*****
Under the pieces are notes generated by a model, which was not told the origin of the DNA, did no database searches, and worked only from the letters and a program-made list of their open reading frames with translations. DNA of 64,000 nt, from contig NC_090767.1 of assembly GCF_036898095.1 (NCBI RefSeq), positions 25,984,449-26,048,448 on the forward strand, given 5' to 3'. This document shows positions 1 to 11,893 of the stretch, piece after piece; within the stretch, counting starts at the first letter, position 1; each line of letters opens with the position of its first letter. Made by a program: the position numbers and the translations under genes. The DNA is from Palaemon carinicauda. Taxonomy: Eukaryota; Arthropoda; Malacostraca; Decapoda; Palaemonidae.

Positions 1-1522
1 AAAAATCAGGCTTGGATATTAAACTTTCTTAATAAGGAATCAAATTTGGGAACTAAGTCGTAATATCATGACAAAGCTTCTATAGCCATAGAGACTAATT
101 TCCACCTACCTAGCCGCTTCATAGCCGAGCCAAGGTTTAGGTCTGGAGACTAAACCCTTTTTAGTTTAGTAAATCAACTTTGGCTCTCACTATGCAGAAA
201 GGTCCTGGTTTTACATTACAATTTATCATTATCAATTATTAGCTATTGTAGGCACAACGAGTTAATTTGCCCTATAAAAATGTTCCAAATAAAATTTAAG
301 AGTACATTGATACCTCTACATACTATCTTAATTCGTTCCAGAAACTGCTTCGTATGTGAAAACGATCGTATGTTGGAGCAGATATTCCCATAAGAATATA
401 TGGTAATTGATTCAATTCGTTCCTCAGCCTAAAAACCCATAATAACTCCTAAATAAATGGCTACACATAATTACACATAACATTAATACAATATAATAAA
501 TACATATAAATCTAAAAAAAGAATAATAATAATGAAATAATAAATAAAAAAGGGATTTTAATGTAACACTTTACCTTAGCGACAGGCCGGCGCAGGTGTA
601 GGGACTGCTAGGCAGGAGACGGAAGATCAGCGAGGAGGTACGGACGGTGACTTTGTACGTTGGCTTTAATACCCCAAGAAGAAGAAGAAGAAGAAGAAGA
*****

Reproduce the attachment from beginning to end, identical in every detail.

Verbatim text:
Under the pieces are notes generated by a model, which was not told the origin of the DNA, did no database searches, and worked only from the letters and a program-made list of their open reading frames with translations. DNA of 64,000 nt, from contig NC_090767.1 of assembly GCF_036898095.1 (NCBI RefSeq), positions 25,984,449-26,048,448 on the forward strand, given 5' to 3'. This document shows positions 1 to 11,893 of the stretch, piece after piece; within the stretch, counting starts at the first letter, position 1; each line of letters opens with the position of its first letter. Made by a program: the position numbers and the translations under genes. The DNA is from Palaemon carinicauda. Taxonomy: Eukaryota; Arthropoda; Malacostraca; Decapoda; Palaemonidae.

Positions 1-1522
1 AAAAATCAGGCTTGGATATTAAACTTTCTTAATAAGGAATCAAATTTGGGAACTAAGTCGTAATATCATGACAAAGCTTCTATAGCCATAGAGACTAATT
101 TCCACCTACCTAGCCGCTTCATAGCCGAGCCAAGGTTTAGGTCTGGAGACTAAACCCTTTTTAGTTTAGTAAATCAACTTTGGCTCTCACTATGCAGAAA
201 GGTCCTGGTTTTACATTACAATTTATCATTATCAATTATTAGCTATTGTAGGCACAACGAGTTAATTTGCCCTATAAAAATGTTCCAAATAAAATTTAAG
301 AGTACATTGATACCTCTACATACTATCTTAATTCGTTCCAGAAACTGCTTCGTATGTGAAAACGATCGTATGTTGGAGCAGATATTCCCATAAGAATATA
401 TGGTAATTGATTCAATTCGTTCCTCAGCCTAAAAACCCATAATAACTCCTAAATAAATGGCTACACATAATTACACATAACATTAATACAATATAATAAA
501 TACATATAAATCTAAAAAAAGAATAATAATAATGAAATAATAAATAAAAAAGGGATTTTAATGTAACACTTTACCTTAGCGACAGGCCGGCGCAGGTGTA
601 GGGACTGCTAGGCAGGAGACGGAAGATCAGCGAGGAGGTACGGACGGTGACTTTGTACGTTGGCTTTAATACCCCAAGAAGAAGAAGAAGAAGAAGAAGA